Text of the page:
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UK: Labour official criticised for appearing to condone arms sales to Israel

Pat McFadden demonstrated 'clear anti-Palestinian bias' as he dodged questions on international humanitarian law, sources tell MEE
An Israeli air strike in Rafah, in the southern Gaza Strip, 30 October 2023 (AFP)
By Oscar Rickett in London

A senior Labour Party official has been criticised for appearing to condone the sale of British arms to Israel.

“We are selling arms to allies who are abiding by international humanitarian law,” Pat McFadden, the party’s national campaign co-ordinator, told Sky News on Tuesday, when asked if Labour was comfortable selling arms to Israel. 

“If there’s proper legal evidence that they aren’t, the government should come out and say so,” he said, when asked if he thought Israel was abiding by international humanitarian law.

“We don’t have a boycott on selling arms to Israel,” McFadden said earlier in the interview. "We always want Israel or any ally to abide by international humanitarian law." 

John McDonnell, Labour’s former shadow chancellor, told Middle East Eye: “It’s clear that Israel is defying both the UN Security Council resolution and the ICJ ruling and therefore any government supplying arms to Israel and any politician supporting this policy is open to charges of complicity in war crimes.”

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McFadden’s comments came the morning after seven international aid workers, three of whom were British, were killed in three targeted Israeli air strikes in central Gaza. 

The UK, US, Australia and Poland are among several countries calling on Israel to urgently explain what happened and why, with Israeli Prime Minister Benjamin Netanyahu admitting that his military had carried out an “unintended strike” on “innocent people in the Gaza Strip”. 

“It was quite clear that Pat McFadden was uncomfortable with the line of questioning,” Gary Spedding, an independent cross-party consultant on Israel-Palestine, told MEE. “I believe that is because of his role with Labour Friends of Israel (LFI).”

“The remarks that he made cause divisiveness and add confusion to Labour’s position on this matter. They help create the impression that the party is a cold house for Palestinians and for Palestinian activism,” Spedding said.

McFadden is the vice chair of LFI, a pro-Israel lobby group inside Labour. He has previously visited Israel on trips funded by the group and by the Israeli foreign ministry. 

A shadow cabinet minister, McFadden is a Labour veteran who was close to Tony Blair during his time as prime minister. Described as “the most powerful Labour politician most have never heard of” by the Guardian, a former goverment official who worked with McFadden told MEE the 59-year-old was “an important fixer”.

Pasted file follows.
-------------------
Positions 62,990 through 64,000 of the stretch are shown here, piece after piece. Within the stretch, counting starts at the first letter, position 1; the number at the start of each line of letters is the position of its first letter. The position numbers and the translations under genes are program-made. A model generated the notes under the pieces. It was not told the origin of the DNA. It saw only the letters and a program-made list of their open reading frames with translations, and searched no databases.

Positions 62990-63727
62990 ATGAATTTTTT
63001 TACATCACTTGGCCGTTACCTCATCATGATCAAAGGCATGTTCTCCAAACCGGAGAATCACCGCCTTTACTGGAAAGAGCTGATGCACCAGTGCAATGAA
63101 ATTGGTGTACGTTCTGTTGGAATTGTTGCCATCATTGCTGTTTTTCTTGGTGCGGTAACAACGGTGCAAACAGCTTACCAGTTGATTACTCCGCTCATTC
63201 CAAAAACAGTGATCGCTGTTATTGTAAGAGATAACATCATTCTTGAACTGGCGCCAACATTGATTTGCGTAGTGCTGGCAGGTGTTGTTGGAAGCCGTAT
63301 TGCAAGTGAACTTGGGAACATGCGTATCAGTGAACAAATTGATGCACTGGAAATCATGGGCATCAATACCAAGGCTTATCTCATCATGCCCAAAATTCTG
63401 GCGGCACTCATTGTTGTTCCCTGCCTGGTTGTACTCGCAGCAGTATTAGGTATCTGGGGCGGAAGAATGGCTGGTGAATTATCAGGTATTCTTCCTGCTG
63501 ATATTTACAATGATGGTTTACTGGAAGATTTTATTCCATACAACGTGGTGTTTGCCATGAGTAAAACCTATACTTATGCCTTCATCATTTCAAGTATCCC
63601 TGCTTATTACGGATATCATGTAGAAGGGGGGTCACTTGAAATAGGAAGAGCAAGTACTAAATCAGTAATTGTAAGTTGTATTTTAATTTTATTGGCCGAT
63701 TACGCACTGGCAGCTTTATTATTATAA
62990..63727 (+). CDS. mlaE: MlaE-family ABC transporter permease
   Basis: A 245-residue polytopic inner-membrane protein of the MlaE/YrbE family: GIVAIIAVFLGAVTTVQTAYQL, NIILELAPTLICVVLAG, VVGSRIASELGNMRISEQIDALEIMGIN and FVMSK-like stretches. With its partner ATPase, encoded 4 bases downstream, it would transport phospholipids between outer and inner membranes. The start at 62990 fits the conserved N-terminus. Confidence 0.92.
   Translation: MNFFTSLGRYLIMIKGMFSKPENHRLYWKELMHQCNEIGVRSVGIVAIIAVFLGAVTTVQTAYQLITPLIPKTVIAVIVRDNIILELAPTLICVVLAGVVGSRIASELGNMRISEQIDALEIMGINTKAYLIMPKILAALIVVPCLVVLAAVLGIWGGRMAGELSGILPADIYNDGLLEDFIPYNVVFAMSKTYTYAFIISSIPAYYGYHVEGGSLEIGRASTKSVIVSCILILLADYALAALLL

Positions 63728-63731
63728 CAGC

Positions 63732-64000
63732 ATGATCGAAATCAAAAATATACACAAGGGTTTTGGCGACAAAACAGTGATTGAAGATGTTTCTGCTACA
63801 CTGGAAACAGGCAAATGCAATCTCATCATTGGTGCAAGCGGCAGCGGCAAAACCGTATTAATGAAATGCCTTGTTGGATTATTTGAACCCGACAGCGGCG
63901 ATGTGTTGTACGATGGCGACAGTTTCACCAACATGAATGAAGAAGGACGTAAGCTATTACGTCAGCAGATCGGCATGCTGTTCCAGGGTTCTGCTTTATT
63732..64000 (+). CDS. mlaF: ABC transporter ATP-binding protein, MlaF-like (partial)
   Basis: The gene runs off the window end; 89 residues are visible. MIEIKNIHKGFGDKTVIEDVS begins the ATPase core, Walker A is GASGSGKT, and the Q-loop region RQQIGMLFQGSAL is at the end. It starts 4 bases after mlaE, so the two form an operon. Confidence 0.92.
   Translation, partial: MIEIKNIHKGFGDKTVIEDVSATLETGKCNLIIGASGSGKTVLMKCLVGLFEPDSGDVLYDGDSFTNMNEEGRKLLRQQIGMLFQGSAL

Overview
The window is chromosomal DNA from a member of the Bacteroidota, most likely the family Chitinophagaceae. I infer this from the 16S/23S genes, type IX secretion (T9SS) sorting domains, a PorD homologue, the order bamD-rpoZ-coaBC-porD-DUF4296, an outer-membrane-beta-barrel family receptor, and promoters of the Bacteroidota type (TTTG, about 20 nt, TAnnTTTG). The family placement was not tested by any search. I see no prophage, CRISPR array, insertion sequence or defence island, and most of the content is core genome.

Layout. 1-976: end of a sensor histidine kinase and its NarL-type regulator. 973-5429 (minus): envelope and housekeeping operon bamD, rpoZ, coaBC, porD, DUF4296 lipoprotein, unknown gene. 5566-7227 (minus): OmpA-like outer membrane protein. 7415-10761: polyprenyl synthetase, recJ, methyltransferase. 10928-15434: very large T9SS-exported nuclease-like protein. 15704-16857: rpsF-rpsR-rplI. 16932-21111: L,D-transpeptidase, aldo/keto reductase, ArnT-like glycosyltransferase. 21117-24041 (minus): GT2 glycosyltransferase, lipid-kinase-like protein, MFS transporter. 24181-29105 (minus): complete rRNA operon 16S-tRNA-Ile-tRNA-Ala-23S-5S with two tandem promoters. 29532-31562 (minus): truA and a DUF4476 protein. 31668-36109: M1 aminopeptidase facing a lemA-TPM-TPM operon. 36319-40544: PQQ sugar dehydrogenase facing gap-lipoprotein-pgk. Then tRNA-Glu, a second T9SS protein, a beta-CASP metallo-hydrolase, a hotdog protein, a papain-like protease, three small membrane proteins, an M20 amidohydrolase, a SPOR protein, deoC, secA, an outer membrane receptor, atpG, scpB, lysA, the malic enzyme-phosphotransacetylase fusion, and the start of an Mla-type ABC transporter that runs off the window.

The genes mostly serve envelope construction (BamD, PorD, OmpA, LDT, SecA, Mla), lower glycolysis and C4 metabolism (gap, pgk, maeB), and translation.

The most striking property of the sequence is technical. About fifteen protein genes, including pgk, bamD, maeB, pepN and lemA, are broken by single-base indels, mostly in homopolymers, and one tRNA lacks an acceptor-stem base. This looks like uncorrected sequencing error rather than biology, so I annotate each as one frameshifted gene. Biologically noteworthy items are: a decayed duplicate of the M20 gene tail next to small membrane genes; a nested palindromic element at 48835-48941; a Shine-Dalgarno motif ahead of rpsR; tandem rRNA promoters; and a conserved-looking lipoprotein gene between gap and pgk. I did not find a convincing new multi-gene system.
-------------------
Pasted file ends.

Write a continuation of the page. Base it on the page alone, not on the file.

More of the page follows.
'Clear anti-Palestinian bias'

Spedding said he thought McFadden’s reluctance to answer questions on the arms trade demonstrated a “clear anti-Palestinian bias and put him at odds with Labour’s frontbench, which has been unequivocal in calling on the government to publish the legal advice it has received on whether Israel is violating humanitarian law”.

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According to a leaked recording obtained by the Observer, the British government has already received advice from its own lawyers stating that Israel has breached international humanitarian law in Gaza but has failed to make it public.

In comments made at a Conservative Party fundraising event on 13 March, Alicia Kearns, the Tory chair of the House of Commons select committee on foreign affairs, said that she was “convinced the government has completed its updated assessment on whether Israel is demonstrating a commitment to international humanitarian law, and that it has concluded that Israel is not demonstrating this commitment”. 

Under its own arms exporting criteria, the British government is obligated to suspend licences for arms exports if it determines that there is a clear risk that British weapons might be used in such violations.

On 26 March, David Lammy, Labour’s shadow foreign secretary, asked government minister Andrew Mitchell if Foreign Secretary David Cameron had received legal advice "saying there is a clear risk that items licensed by the UK to Israel might be used to commit or facilitate a serious violation of international law". 

On 31 March, Lammy said that Cameron and Prime Minister Rishi Sunak “must now come clean and publish the legal advice they have received”.

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